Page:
Elon Musk appeared to lend his support to the Republican senator’s efforts to strip Walt Disney’s copyright from his iconic Mickey Mouse mascot.
Musk took to Twitter on Thursday and tweeted in response to a news story about a proposed law by US Sen. Josh Hawley (R-Mo) that would limit Disney’s copyright protection on Mickey Mouse to 56 years.
“Current copyright law in general goes far beyond protecting the original creator,” Musk tweeted on Thursday,
Musk then commented that an “overzealous” DMCA – the Digital Millennium Copyright Act – is “a plague on humanity.”
It was not immediately clear why Musk chose to weigh in on the controversy.
DMCA is a law passed by the US government in 1998. This provides great protection to creators of original content over the Internet from distributing their work without consent.
Critics of the DMCA say it restricts the free flow of information on the Internet by ordering intellectual property owners to remove material even in cases where there is no copyright infringement.
Hawley’s proposed law, the Copyright Clause Restoration Act, would retroactively apply Disney’s copyright to the original design of Mickey Mouse, first introduced nearly a century earlier in the 1928 release of the 8-minute-long animated film “Steamboat Willie”. had gone.
At the time “Steamboat Willie” was released, Disney’s copyright for Mickey Mouse was protected for 56 years.
When the copyright was about to expire in 1984, Disney lobbied the federal government to pass the Copyright Act of 1976, which extended the protection to 75 years.
In 1998, Disney again lobbied for its copyright extension, and the federal government obliged it to grant copyright ownership for 95 years.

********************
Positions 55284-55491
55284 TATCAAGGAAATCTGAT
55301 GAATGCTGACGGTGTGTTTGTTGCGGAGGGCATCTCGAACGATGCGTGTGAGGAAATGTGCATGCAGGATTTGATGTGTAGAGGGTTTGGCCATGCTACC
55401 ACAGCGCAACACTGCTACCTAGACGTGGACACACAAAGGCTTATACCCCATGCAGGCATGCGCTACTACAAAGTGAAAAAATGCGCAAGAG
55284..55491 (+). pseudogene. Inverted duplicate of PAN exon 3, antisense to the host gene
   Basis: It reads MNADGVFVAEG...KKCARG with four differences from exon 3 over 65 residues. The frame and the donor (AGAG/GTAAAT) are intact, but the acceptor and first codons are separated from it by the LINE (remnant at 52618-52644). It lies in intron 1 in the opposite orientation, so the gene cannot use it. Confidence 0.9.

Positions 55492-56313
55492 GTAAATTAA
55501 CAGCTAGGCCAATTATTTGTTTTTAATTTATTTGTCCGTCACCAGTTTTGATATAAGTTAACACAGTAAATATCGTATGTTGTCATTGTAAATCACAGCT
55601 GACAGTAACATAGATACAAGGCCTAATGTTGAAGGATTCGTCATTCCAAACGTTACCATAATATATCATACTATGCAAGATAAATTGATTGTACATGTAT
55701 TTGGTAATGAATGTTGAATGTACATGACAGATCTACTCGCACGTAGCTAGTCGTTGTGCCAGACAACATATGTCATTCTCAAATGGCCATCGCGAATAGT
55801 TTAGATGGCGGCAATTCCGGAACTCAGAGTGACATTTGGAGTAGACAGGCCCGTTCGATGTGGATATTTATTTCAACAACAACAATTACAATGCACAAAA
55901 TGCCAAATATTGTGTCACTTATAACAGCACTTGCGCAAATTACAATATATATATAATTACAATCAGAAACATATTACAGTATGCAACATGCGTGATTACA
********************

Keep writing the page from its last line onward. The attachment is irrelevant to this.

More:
The latest copyright reform is due to expire in 2024, and top GOP officials have said they will not support another extension of copyright protections.
Even though Mickey Mouse from “Steamboat Willie” enters the public domain, Disney still holds the copyright for other versions of the character, including the magician Mickey from the movie “Fantasia”.
“The era of Republican handouts to Big Business is over,” Hawley said in a statement. “Thanks to special copyright protections from Congress, awakened corporations like Disney have made billions, while activists are increasingly scurrying to wake up.”
“It’s time to take away Disney’s special privileges and open a new era of creativity and innovation.”
Hawley’s proposal comes just weeks after it was signed into law by Florida Gov. Ron DeSantis that would strip Disney of its autonomous, self-governing status over theme parks and resorts in and around Orlando.
DeSantis signed the law after Disney came out against parental rights in education legislation, which critics have dubbed the “Don’t Say Gay” bill. The law prohibits gender identity or sexual orientation education for children before they reach fourth grade.
Musk announced Friday that his $44 billion acquisition of Twitter is pending clarification about the presence of bots on the site.